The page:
Over in the now-LeBron-less East, there is hope amongst at least four-to-five teams that they could actually have a shot to win the conference. The Pacers still have budding superstar Victor Oladipo, the Sixers still have Joel Embiid and Ben Simmons, and the Raptors and Bucks made head coaching changes that could lead to deep playoff runs. But with the rest of the Eastern conference being stuck between lottery contention and middle of the pack, expect the half-experienced, half-youthful Celtics to takeover as East juggernaut.

But whether or not your favorite franchise is aiming for a high draft pick or a postseason berth, there is tons to be excited in a 2018-19 NBA season that will surely be an intriguing one. Check out Week 1 of our NBA Power Rankings right here.

Deadline passes as Bulls, Bobby Portis fail to reach agreement on contract extension

Deadline passes as Bulls, Bobby Portis fail to reach agreement on contract extension

The Bulls and Bobby Portis were unable to reach an agreement on a contract extension by today’s deadline, which will make the power forward a restricted free agent next offseason.

According to The Chicago Tribune’s K.C. Johnson, Portis’ agent Mark Bartelstein and Gar Forman had “lengthy face-to-face negotiations” on Monday prior to the deadline. The two sides weren’t able to come to an agreement.

The negotiations – and lack of a deal – come after a summer and training camp in which Portis continued to show progression. After beginning the preseason coming off the bench Portis quickly played his way into the starting lineup alongside rookie Wendell Carter Jr. Portis finished five preseason games averaging 17.0 points, 5.8 rebounds and 1.2 steals in just 22.4 minutes.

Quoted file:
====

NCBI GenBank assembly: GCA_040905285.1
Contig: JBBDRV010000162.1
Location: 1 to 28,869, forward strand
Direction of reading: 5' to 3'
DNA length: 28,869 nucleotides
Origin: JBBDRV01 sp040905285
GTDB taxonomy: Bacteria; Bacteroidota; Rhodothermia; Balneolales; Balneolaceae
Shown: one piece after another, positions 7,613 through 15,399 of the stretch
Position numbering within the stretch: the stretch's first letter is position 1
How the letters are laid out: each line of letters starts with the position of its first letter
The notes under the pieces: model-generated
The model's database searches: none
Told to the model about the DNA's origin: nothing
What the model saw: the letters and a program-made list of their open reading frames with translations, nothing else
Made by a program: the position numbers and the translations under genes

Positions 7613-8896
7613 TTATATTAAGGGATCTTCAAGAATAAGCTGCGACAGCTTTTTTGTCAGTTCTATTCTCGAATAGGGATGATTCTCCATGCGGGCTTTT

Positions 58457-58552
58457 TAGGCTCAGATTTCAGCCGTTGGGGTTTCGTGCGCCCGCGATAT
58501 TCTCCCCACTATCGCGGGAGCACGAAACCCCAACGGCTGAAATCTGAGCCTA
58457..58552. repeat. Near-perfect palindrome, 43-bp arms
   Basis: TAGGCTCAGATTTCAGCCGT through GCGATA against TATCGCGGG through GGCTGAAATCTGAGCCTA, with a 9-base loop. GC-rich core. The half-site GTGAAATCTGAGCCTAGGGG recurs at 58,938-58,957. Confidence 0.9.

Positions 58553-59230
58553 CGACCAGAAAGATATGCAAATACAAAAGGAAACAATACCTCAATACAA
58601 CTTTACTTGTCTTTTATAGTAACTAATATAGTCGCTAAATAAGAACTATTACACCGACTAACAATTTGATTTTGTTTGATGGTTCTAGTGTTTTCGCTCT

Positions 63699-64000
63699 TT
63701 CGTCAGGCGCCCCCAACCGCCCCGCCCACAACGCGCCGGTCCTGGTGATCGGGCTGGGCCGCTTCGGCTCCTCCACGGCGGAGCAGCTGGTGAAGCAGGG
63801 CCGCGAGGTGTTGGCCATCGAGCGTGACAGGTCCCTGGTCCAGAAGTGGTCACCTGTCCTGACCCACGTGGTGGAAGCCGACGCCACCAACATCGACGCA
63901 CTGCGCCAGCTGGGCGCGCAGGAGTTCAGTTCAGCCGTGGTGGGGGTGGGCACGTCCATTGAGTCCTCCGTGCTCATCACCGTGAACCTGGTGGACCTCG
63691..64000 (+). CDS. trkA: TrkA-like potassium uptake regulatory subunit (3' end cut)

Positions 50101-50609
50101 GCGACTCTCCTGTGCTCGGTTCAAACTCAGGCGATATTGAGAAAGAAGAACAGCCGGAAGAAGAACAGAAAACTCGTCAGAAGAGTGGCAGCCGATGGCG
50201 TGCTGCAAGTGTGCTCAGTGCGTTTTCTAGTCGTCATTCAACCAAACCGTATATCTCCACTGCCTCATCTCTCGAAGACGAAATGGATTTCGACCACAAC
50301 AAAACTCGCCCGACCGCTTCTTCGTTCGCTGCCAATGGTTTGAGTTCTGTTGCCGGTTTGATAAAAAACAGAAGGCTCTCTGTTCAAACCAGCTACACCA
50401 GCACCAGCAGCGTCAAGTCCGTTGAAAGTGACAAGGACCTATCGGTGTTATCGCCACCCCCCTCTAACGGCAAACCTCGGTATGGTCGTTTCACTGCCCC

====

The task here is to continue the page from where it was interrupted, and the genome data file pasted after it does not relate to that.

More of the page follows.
Portis, the 22nd pick of the 2015 NBA Draft, has seen his role increase each of his three seasons. He made a jump last season in Year 3, averaging 13.2 points and 6.8 rebounds in 22.5 minutes. He was one of three players, including DeMarcus Cousins and Kevin Love, to average 21 points, 10 rebounds and 1.5 3-pointers per 36 minutes.

Though the Bulls certainly had the room to sign Portis to an extension, there were obvious reasons on both sides to wait on a deal. For starters, the Bulls will still be able to match any deal Portis receives in free agency next July, much like what happened with Zach LaVine and the Sacramento Kings. The Bulls maintain their abundance of cap space for the 2019 offseason, when they’ll be able to offer a max contract to the top-tier free agents, and they get to see if Portis makes another jump.

For Portis, it’s a case of him betting on himself. If the Bulls came in with a number he wasn’t satisfied with – to help keep their max cap space – he now finds himself on a contract year playing for his next contract. Still only 23 years old, Portis should cash in in July.

Two players from Portis’ draft class were able to cash in. Pacers center Myles Turner signed a reported four-year, $80 million extension and Cavaliers forward Larry Nance Jr. agreed to a four-year, $45 million deal. Portis likely would have fallen somewhere in between those two deals had an agreement occurred.

The Bulls are hardly in an easy situation with Portis. Though they value the versatile power forward, Lauri Markkanen is entrenched at the position for the foreseeable future and the team just spent last year’s No. 7 overall pick on center Wendell Carter Jr. Portis realistically is stuck behind both those players, though he certainly has starting level NBA talent.